The tech solution “can be a powerful tool in the search for anomalies…applying data analytics to connect the dots between these small and unrelated reports and identify potential novel risks.” Moreover, a compliance professional “who believes that a low-probability novel risk might materialize can analyze it more deeply to determine whether to implement a nonroutine response. In effect, members of the team serve as the company’s chief worry officers, empowered to think deeply about and respond quickly to novel risks.” While I might not suggest a CCO worry, I would suggest they think about what the data might represent in terms of a new risks.
The authors also take another page from the Update, when they suggest “Companies can also identify potential novel risks indirectly—by looking at what has happened in other industries and countries and then asking themselves, “What if that happens here?”” The DOJ has made clear that companies need to stay abreast of others in their industry and the risks they are facing which might be new and different.
When a new or novel risk arises, often times a CCO, as the authors note, “will not have a script or a playbook for managing them “right of boom,” or after disaster has struck. Also, nothing in the backgrounds of risk managers will help them respond quickly and appropriately. In this situation a company needs to make decisions that are (a) good enough, (b) taken soon enough to make a difference, (c) communicated well enough to be understood, and (d) carried out well enough to be effective until a better option emerges.” The authors believe that the crisis can be managed at the home office or local level, if there is enough information available and there is a robust interchange of information and discussion.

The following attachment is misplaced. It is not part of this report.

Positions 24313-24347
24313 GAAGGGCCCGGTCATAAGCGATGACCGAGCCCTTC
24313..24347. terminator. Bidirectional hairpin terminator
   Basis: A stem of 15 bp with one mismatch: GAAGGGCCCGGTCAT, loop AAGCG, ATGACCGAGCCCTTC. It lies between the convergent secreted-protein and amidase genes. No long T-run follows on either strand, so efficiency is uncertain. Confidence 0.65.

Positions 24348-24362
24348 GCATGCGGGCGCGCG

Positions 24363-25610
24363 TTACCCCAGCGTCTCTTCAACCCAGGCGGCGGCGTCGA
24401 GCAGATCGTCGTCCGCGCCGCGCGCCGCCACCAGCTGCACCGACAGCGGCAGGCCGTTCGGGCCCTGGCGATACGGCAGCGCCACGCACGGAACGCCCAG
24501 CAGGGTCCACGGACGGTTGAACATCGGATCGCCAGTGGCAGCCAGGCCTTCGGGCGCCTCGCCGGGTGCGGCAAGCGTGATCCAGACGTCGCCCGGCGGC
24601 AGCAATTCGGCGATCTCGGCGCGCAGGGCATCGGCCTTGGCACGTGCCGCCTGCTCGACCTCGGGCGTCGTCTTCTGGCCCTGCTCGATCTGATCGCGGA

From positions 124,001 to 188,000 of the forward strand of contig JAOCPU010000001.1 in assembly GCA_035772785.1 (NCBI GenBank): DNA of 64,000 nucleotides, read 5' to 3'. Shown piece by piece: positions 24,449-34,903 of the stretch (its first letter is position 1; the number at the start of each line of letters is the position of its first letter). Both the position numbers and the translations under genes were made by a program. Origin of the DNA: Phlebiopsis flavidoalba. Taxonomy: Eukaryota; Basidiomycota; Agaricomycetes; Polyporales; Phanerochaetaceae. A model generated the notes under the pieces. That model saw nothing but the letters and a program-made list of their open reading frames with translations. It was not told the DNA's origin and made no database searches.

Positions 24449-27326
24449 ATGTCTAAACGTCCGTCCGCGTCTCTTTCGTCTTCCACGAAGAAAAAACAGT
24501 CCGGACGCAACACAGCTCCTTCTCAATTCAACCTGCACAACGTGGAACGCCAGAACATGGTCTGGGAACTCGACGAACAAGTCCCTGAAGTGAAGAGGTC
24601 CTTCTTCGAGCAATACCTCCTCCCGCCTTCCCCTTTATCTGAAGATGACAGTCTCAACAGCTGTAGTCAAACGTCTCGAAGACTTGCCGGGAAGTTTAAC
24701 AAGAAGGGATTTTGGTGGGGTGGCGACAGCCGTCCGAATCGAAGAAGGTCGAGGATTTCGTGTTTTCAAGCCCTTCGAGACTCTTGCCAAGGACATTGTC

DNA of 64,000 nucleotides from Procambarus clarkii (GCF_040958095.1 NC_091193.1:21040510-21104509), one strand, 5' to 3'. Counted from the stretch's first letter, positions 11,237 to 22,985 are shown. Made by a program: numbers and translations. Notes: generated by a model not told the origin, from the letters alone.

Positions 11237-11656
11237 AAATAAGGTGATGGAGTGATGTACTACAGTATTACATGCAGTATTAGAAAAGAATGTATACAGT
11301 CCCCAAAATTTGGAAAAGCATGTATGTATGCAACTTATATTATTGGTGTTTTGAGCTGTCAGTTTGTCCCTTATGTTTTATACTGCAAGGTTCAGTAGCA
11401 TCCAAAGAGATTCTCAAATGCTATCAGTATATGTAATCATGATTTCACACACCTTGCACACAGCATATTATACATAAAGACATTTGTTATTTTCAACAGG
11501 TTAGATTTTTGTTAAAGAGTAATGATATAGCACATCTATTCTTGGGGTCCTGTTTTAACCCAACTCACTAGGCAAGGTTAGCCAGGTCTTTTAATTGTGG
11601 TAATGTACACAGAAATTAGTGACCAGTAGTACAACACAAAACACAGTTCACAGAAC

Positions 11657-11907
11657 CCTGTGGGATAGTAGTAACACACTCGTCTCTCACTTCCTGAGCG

The authors conclude, “Risks come in many forms and flavors.” CCOs can “manage the ones they know about and anticipate. But novel risks—those that emerge completely out of the blue—will arise either from complex combinations of seemingly routine events or from unprecedentedly massive events.” CCOs “need to detect them and then activate a response that differs from standard approaches to managing routine risks. That response must be rapid, improvisational, iterative, and humble, since not every action taken will work as intended.”
One of the most propitious comments I heard over the past year came from Jed Gardner, Group Technology Transformation Director at Linedata. Jed said that we have moved from disaster recovery to business resiliency to business as usual. One thing 2021 has brought is more of these events; from the January 6 insurrection to GameStop and beyond. In the realm of enforcement, we had the ‘New Dawn’ of trade sanction enforcement in the SAP matter. As Ben Locwin reminded us “as Heraclitus of Ephesus waxed ~2,500 years ago, “Change is the only constant.””